[Guardian Unlimited, U.K.]

 

 

Novosti, Russia

McCain Will Secure Bush's 'Vicious Circle'

 

"Bush continues to rely on force, thereby multiplying the army of terrorists more quickly than he can suppress them, while strengthening the conviction in Iran that possession of nuclear weapons is the only guarantee of its security. If John McCain becomes the next president, the United States and the situation in the Near and Middle East may never escape this vicious circle."

 

By Galina Zeveleva

 

Translated By Igor Medvedev

 

April 15, 2008

 

Novosti - Russia - Original Article (Russian)

President George W. Bush: A man apparently without doubts, delivers his latest major address on the Iraq War, April 10.
President George W. Bush discusses Iraq, April 10, 00:17:30RealVideo

WASHINGTON: The latest major speeches to be given by U.S. President George W. Bush (April 10) seems to have escaped the attention of commentators. In vain - he identified two enemies which are impeding a U.S. victory in Iraq: "Al-Qaeda" with its "ideology of terror," and Iran, a stronghold of Islamic fundamentalism.

 

Note, both of these enemies - are ideological. For the American president, the Iraq War is the most important new front in the battle between the forces of good and evil since America's victory in the "Cold War." Bush believes that in the 21st century, America must once again "defend the values of freedom" and lead the fight against a hostile and dangerous ideology.

 

Before the beginning of the war in the spring of 2003, Bush declared that the main threat America faced emanated from Saddam Hussein, and as it turned out later, his non-existent weapons of mass destruction. However, U.S. plans went much further than the overthrow of the dictator. Bush announced that his aim was nothing less than building a "democratic" Iraq which would serve as a model for other countries in the Middle East and be an ally of the United States in the war on terrorism. Five years later, the United States doesn't intend to continue the war, and Iraq is far from being a functioning democracy. It's not quite clear who controls that country, if anyone does, and more importantly, what will happen to it.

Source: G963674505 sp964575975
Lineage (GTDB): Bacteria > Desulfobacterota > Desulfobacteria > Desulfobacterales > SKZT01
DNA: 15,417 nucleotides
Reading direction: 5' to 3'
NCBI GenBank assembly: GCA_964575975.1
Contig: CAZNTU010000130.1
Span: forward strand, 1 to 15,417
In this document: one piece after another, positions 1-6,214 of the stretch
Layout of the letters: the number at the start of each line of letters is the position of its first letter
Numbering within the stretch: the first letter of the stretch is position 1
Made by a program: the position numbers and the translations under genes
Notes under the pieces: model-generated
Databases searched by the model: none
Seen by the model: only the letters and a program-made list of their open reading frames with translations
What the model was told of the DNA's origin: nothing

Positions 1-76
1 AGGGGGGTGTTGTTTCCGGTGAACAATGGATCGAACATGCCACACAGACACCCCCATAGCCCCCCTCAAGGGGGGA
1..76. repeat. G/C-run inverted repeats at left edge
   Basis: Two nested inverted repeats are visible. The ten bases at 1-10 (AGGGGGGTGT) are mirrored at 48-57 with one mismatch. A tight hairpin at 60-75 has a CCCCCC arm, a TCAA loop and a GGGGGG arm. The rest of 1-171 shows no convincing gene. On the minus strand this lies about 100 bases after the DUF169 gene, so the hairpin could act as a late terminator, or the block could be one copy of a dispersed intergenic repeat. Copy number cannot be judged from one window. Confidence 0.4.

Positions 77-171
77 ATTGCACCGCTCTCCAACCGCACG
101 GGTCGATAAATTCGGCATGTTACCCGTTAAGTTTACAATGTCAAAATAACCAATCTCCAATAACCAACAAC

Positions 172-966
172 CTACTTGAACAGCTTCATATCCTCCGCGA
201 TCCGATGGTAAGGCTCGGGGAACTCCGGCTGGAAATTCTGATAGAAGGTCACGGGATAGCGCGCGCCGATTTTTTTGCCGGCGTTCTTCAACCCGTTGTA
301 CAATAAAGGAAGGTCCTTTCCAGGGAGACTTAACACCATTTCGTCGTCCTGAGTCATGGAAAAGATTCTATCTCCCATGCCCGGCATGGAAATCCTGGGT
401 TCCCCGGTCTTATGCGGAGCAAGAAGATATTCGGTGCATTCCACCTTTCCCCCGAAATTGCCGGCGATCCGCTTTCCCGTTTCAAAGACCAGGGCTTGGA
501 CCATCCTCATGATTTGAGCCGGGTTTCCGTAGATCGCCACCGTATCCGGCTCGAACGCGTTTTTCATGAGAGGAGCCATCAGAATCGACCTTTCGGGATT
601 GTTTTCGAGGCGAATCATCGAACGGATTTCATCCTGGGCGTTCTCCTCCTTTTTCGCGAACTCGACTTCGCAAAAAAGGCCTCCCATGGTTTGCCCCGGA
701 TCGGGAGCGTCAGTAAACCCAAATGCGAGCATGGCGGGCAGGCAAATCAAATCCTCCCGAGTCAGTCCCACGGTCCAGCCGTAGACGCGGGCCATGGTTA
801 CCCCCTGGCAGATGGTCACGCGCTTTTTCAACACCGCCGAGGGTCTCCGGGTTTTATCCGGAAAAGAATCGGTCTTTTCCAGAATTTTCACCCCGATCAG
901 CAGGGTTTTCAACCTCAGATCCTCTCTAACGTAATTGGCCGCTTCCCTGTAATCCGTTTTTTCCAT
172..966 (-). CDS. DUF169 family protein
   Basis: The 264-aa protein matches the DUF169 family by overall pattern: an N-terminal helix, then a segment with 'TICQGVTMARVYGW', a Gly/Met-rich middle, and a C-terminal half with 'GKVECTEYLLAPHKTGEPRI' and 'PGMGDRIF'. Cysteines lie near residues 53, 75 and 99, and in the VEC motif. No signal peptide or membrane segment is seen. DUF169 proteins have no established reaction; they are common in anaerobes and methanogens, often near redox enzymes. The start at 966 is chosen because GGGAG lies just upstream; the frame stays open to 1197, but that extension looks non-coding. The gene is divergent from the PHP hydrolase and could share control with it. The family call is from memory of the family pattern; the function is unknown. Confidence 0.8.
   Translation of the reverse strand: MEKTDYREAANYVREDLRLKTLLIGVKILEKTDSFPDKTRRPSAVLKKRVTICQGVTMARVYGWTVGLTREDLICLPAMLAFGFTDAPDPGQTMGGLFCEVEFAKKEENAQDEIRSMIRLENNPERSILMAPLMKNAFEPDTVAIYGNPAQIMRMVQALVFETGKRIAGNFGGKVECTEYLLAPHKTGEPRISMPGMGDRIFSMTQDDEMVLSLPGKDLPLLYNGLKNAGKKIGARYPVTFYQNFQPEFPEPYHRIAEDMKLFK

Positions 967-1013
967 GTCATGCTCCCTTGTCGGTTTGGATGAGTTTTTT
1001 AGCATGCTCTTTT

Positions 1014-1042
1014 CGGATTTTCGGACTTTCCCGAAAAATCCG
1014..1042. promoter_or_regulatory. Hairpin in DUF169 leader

Now Bush sees a new threat: He's afraid that some of Iraq's Shiite population and eventually the entire country may fall under Iran's control. In his speech, the president warned that U.S. and Iraqi relations with Iran depend on the choices made by the Islamic Republic's leadership. He has essentially offered the Iranian leadership an ultimatum: "The regime in Tehran also has a choice to make. It can live in peace with its neighbor, enjoy strong economic and cultural and religious ties. Or it can continue to arm and train and fund illegal militant groups, which are terrorizing the Iraqi people and turning them against Iran." The White House chief added, "America will act to protect our interests, and our troops, and our Iraqi partners." This is purely military language.

 

But to the American President, there is no less important front in the Iraq War than the ideological struggle between "freedom" and the "ideology of terror." Bush again resorted to his favorite parallel: that between the War on Terror and the "Cold War," and he sought to prove that the money that the U.S. spends on the Iraq War is just as important as the military spending during the era of ideological and military confrontation between the United States and the U.S.S.R.